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Old 06-08-2013
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Dinghy Capsize

I capsized my dinghy about a week ago and learned some pretty valuable (and expensive!) lessons from it. Firstly, capsizing the dinghy was something on my list of things that I want to do in sailing. I just wasn't really expecting to do it last Sunday.

Firstly, I was on an inbound lake, winds were W/SW 10-12 knots (a bit overpowered for a 12' Oday Widgeon). I had come out of the dock on mainsail and was basically running with the wind. Knowing that I was nearing the shallows on the far side of the lake I decided that I should probably turn and therefore decided for a port gybe. This is where things went south. Firstly, I have always sailed this dinghy with another person. This time the other person opted to use my kayak instead of joining me on the boat. What I wasn't accustomed to was the fact that 2 people make for a better ballast than 1 person. Sitting on the leeward rail, I now realize that I need to move to the windward side before, or right about at the same time that I haul in my main sail and push the tiller across. Nonetheless, I pushed the tiller across and started hauling in the mainsail to go to port and then I got to thinking "why is the other side of the boat going up.... ".....awww, crap!". At least the water was warm.

I had remembered watching Youtube of how to right your dinghy and therefor I maneuvered around (swimming in a life jacket isn't really possible) to the hull side. Used the centerboard to heft myself up on hull and leaned back on the cb while holding the rail. Ugh. "Isn't the boat supposed to feel my weight and return to the center of buoyancy?". The dinghy just wouldn't right itself.

Fortunately a powerboater came by and asked if I needed a hand. We attached a line to a cleat and he was able to pull the boat right side up. She was absolutely swamped. To make matters worse, somewhere in the tumult, I had lost my tiller . Between bailing a half swamped boat with no rudder and on the edge of my adrenaline I realized I was probably not going to be able to get her into the dock on my own. I resigned myself to defeat and asked if they would tow me in as well. My crewmate in the kayak found my water bottle and my plastic oar.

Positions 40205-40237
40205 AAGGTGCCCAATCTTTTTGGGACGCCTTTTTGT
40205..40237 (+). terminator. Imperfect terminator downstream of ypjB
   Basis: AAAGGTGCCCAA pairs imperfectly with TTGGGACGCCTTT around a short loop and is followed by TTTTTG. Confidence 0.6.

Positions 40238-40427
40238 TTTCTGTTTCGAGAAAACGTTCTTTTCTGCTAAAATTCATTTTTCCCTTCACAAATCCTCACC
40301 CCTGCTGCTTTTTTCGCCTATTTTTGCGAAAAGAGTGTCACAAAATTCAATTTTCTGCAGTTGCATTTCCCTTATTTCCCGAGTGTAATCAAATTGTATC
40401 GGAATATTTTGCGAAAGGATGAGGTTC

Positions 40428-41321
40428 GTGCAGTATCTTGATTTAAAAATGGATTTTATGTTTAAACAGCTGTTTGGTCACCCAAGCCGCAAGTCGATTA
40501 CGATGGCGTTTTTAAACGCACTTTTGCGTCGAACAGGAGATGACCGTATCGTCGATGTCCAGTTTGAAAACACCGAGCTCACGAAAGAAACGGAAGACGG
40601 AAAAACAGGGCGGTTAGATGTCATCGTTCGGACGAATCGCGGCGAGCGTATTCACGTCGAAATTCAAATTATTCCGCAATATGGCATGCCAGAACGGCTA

After getting towed back to the dock and hauling her out I uncorked the drains and watched about 20 gallons come out. Fortunately nothing more broken. On closer inspection of the rigging I noticed that the top of the mast was caked with mud. It had been buried in the bottom of the lake (shallow lake!) - which is probably why my righting procedure wouldn't work.

The aftermath of this is that I have had a long week of trying to figure out what I have done wrong, sizing up my options for a replacement tiller ($300 from drmarine), and rethinking single handing in my dinghy. Last year I sailed this thing well into the fall believing that capsizing wasn't very possible with 2 people. To say I am gun shy now of going out alone would be quite accurate. Its something that I have wanted to do and can tick off on my sailing bucket list, but its given me alot more to think about and be considerable about in the future.



Stay safe!
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Old 06-08-2013
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Re: Dinghy Capsize

Simply apply the lesson learned and move sooner/quicker ?
$300 for a tiller?? Holy Cow, that's steep! T'were it me, I'd make one out of *something*, just ta pi$$ off the drmarine guy, and THAT one would have a security cable/tie.
Ya learn from mistakes; not success'. Good that it's a dink, a waist deep warm lake and inexpensive....no really!.... parts. Better there than out to sea on a $150K boat and have yer first "whoopsie" happen!
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Old 06-08-2013
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Dinghy Capsize

Agree with the previous reply - make your own tiller or get one from eBay. It sounds to me that you should make it a point to do a good amount of singlehanded sailing and acquire the necessary experience so that you can easily do controlled gybes in those kinds of conditions. As a safety precaution any dinghy sailor should also have experience righting the boat after a capsize. Practice that too!
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Old 06-08-2013
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Re: Dinghy Capsize

you could do what many dink sailors do... Plan on being wet as part of the fun, I don't know if it's effective, but I've read of foam filled masts. and some even have a float on the mast head even though I'm sure the latter would cause windage problems

here's some fun!
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Last edited by deniseO30; 06-08-2013 at 08:52 PM.
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Old 06-09-2013
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Dinghy Capsize